This Fall, I served as special media correspondent for The Council on Tall Buildings and Urban Habitat's September symposium in Shanghai. The topic was “Future Cities: Towards Sustainable Vertical Urbanism,” and among the many architects, engineers and other tall building types I interviewed was Ole Scheeren—founder Büro Ole Scheeren and former director at OMA. In light of Scheeren's recent work on The Interlace in Singapore and Bangkok's MahaNakhon, we talked about exploring the power of public space and shared experiences in tall buildings. “The city is about sharing,” said Scheeren. “The city is not about individuality per se but it's about how individuals come together and the spaces they share. And in a way the adventure of that space.”
Posts tagged with "Singapore":
Last week, England-based architecture firm Wilkinson Eyre Architects was announced as the recipients of the 2013 Royal Institute of British Architects’ Lubertkin Prize for their recent international project Cooling Conservatories, Gardens By the Bay in Singapore. This is the second consecutive year the firm has been awarded the prestigious RIBA prize for best new international building. Last year, they won the title for the Guangzhou International Finance Centre in China. Cooling Conservatories consists of two massive climate-controlled conservatories, among the largest in the world, whose design allow for a cool-dry growing environment, instead of the warm, humid climate of a typical greenhouse. Sustainably constructed with low-energy glass, the biome structures are carbon-positive—they off set more atmospheric carbon dioxide than they emit. RIBA commended the firm for the sustainability of design for these less-than-typical cool air conservatories. At the prize award ceremony on September 26, Institute President Stephen Hodder called the project “an impressive achievement,” in which Wilkinson Eyre Architects “pushed the boundaries not only environmentally but also structurally.” Located within the Gardens By the Bay tourist attraction, Cooling Conservatories allow visitors to experience world ecosystems most at risk from climate change. The greenhouses support a variety of flora and fauna environments and include a waterfall, mountain, and vertical gardens. Helical pathways lined with educational climate change exhibitions take tourists through the buildings in dynamic design.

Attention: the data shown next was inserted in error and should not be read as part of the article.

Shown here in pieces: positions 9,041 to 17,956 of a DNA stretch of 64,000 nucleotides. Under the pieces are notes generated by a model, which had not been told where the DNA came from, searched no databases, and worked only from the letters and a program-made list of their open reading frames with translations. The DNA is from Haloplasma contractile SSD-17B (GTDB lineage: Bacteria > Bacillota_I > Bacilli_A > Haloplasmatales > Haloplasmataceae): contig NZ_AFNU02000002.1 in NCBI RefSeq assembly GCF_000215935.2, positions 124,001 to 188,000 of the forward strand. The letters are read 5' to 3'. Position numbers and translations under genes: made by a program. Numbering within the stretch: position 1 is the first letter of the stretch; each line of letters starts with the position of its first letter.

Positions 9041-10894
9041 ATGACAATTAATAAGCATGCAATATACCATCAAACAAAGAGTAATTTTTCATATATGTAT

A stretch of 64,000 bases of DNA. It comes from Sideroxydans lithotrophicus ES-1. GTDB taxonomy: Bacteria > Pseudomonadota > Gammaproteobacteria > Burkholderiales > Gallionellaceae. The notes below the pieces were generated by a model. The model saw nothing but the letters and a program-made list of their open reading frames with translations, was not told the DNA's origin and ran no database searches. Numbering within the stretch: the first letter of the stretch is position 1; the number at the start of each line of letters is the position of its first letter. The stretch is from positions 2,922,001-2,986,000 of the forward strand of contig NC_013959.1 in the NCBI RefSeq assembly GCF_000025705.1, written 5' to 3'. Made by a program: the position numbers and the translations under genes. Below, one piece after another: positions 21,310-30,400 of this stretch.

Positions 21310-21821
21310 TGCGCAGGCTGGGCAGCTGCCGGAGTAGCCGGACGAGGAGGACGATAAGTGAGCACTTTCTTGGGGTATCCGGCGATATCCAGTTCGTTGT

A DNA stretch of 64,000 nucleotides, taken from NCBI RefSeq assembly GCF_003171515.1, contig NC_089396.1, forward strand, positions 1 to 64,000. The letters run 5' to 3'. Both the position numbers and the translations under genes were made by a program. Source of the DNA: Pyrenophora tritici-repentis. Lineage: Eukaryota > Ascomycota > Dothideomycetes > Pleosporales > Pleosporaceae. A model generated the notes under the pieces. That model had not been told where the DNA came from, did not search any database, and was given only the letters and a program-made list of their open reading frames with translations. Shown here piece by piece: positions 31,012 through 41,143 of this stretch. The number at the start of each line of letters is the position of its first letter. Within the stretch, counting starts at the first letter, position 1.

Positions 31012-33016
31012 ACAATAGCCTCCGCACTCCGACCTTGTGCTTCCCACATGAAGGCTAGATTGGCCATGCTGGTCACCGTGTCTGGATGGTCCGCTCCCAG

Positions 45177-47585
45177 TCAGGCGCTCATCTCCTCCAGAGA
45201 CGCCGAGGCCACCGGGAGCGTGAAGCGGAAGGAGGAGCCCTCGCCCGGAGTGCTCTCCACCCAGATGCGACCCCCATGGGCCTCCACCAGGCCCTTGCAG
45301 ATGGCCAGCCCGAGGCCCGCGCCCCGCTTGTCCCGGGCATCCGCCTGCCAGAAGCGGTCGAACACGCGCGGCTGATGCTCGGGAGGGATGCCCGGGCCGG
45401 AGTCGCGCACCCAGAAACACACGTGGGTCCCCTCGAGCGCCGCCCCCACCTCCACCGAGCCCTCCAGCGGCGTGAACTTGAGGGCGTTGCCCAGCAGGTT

Yale University is under fire from its own faculty for a new collaboration with the National University of Singapore (NUS). Pelli Clarke Pelli is designing the campus of what will be a four-year liberal arts college based in Singapore. A recent Reuters article reported that the project has “stirred sharp criticism from faculty and human-rights advocates who say it is impossible to build an elite college dedicated to free inquiry in an authoritarian nation with heavy restrictions on public speech and assembly.” Degrees issued by the Singapore-based college, called Yale-NUS, won’t be Yale degrees and technically it’s not considered a Yale branch campus. Yet is Yale guilty of selling out its values—the school’s motto is lux et veritas, “light and truth”—to extend its brand? As Reuters reported, “Christopher Miller, a professor of French and African American studies, has dubbed the venture 'Frankenyale.'" The faculty began to voice their objections last spring, but may have been too slow on the draw—the new campus is well under construction and set to open this summer.
Several large-scale, eco-friendly projects at the intersection of landscape, architecture, and urbanism were honored at this year’s World Architecture Festival (WAF) in Singapore. Building of the Year was awarded to London-based Wilkinson Eyre’s Gardens by the Bay (above), designed in collaboration with landscape architects Grant Associates in 2003 for a competition to develop a reclaimed 250-acre site adjacent to a marina in downtown Singapore. Among the other top honorees were AECOM's Heart of Doha Masterplan, winning Future Project of the Year, and Atelier Dreiseitl's Kallang River Bishan Park, which took Landscape Project of the Year. Gardens by the Bay wraps luscious public gardens, Mediterranean flowers, event spaces, and a 100-foot high man-made waterfall under two steel-and-glass dome-like structures, the largest climate controlled greenhouses in the world. The whimsical scheme also includes eighteen 164-foot high “Supertree” structures holding thousands of exotic plant species and connected by a series of high-tech eco-bridges that collect and re-channel rainwater to cool themselves and the adjacent greenhouses. Gardens by the Bay was completed in 2012 and has been open to the public since June. WAF awarded Future Project of the Year to AECOM’s 77-acre Heart of Doha Masterplan in Qatar, designed as the gateway to Inner Doha and connecting the city with its waterfront as well as existing and proposed airports. Referred to by the architects as “the grid and the lattice,” AECOM superimposed an orthogonal grid onto Doha’s traditional Qatari street pattern to create a new urban structure that respects the Arab/Islamic vernacular, captures north-westerly breezes, and accommodates vehicular traffic. The Landscape of the Year award went to landscape architects Atelier Dreiseitl for their Kallang River Bishan Park in Singapore, a project that transforms an existing, underused park and river into an ecological public space. View all of this year's winners at the World Architecture Festival website. Click on a thumbnail below to launch a slideshow.